NetWellness is a global, community service providing quality, unbiased health information from our partner university faculty. NetWellness is commercial-free and does not accept advertising.
Monday, August 21, 2017
Cancer in Common Bile Duct
My father is 53 years old and has been diagnosed with obstructive jaundice. He has been advised to undergo a ca 19-9 test and the result was initially >1000. After about a week he had undergone the test again and the result was >25000. Then a stent was successfully placed in his bile duct to facilitate the flow of bile which had caused his bilirubin to rise to 15. While the stenting was being done the doctor found a stone struck in his bile duct and also found the bile duct narrower than it should be, so he took a brushing from the region which was sent for a histo-pathology test the result to which was negative. We were then advised to discharge him and bring him back for further treatment after a month and go for regular ca 19-9 and bilirubin tests during the period. As advised we had his blood sample tested and the result showed bilirubin to be 4.2 and ca 19-9 to be >5500 which is less than the previous value. I would be ever indebted if you find time out of your busy schedule to reply me and tell me what inference can be drawn from the above mentioned facts. Thank you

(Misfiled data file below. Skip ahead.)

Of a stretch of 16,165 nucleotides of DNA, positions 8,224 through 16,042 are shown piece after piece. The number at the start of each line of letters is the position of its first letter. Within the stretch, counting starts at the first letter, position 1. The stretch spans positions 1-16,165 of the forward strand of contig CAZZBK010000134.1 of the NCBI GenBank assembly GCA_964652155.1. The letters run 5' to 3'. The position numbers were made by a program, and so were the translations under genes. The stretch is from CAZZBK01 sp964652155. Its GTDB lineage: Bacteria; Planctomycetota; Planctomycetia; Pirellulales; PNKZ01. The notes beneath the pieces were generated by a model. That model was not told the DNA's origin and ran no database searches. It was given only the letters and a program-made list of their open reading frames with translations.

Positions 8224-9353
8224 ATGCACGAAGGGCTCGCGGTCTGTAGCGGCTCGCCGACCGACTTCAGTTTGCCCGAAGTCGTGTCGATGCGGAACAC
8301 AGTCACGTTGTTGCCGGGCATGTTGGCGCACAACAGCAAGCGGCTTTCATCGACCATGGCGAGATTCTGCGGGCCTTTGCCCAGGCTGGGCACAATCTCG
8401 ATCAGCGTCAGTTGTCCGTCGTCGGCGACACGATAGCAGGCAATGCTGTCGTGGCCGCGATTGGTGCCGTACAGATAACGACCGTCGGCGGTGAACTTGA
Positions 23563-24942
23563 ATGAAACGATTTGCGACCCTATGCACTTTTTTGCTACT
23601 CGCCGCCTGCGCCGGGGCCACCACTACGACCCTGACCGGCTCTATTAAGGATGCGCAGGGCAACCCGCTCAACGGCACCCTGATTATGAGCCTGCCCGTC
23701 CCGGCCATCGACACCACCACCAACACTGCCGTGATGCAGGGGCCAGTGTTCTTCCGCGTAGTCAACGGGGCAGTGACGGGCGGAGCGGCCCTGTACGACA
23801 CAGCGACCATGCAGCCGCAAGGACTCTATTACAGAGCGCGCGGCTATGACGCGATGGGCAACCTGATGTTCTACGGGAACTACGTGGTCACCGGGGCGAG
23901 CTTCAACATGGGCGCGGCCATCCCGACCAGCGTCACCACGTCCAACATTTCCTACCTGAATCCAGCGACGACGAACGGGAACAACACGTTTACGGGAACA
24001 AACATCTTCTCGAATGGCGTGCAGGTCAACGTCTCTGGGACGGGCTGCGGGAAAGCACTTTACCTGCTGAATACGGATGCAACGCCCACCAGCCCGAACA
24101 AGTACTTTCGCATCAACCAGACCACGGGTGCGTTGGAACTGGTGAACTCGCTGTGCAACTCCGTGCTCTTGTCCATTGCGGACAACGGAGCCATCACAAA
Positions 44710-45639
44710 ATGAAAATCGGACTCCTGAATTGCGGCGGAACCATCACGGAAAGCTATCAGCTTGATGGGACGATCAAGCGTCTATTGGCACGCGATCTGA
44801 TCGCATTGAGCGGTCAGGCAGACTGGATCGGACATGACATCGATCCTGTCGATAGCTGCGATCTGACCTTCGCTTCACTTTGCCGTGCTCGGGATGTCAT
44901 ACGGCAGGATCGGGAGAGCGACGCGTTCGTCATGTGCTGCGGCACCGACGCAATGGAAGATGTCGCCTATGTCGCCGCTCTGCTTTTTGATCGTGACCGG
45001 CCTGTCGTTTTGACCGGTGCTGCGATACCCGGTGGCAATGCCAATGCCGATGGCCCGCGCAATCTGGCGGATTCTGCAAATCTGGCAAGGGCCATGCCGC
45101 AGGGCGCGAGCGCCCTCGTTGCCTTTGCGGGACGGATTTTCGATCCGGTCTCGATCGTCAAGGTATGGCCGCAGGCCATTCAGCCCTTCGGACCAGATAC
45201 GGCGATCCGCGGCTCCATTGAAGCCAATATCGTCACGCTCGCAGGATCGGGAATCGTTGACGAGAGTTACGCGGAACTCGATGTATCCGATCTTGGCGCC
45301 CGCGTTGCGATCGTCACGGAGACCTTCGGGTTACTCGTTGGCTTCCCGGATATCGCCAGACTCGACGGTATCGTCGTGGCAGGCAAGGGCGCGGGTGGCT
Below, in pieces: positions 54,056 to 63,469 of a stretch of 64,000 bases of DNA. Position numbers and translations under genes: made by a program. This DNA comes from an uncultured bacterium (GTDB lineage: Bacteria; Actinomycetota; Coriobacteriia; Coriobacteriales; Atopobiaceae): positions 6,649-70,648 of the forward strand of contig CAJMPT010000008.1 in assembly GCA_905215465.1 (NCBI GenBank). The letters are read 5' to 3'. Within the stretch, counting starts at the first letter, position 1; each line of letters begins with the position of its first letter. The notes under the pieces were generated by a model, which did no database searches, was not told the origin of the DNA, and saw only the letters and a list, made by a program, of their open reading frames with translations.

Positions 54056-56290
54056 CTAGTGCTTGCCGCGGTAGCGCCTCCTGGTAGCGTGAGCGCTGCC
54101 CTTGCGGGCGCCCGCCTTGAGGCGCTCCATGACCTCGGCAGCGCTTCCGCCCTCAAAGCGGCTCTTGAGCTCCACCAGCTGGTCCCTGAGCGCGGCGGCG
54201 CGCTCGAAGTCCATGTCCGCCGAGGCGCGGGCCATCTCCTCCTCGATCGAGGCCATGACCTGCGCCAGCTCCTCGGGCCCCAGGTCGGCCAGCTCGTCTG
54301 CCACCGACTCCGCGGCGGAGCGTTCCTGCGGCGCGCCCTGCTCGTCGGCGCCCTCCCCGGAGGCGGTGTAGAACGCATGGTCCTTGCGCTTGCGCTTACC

Based upon the markedly high CA 19-9, one would be led to the conclusion that he has a cancer of his bile ducts, called cholangiocarcinoma. Usually, any CA 19-9 value over 150 or so, we define that as being a bile duct cancer.
He needs to be evaluated for bile duct cancer. Often, this entails a high resolution CT, a procedure called an EUS. Just because the ERCP brushing were negative, does not mean that there is not a cancer. The brushings are only positive in a relatively minority of cases.
I would take these findings very seriously. That level of elevated CA 19-9 would not be indicative of biliary obstruction, without having a superimposed cancer.
Steven M Rudich, MD, PhD, FACS
Professor of Surgery, Director of Liver Transplat and Hepatobiliary Surgery
College of Medicine
University of Cincinnati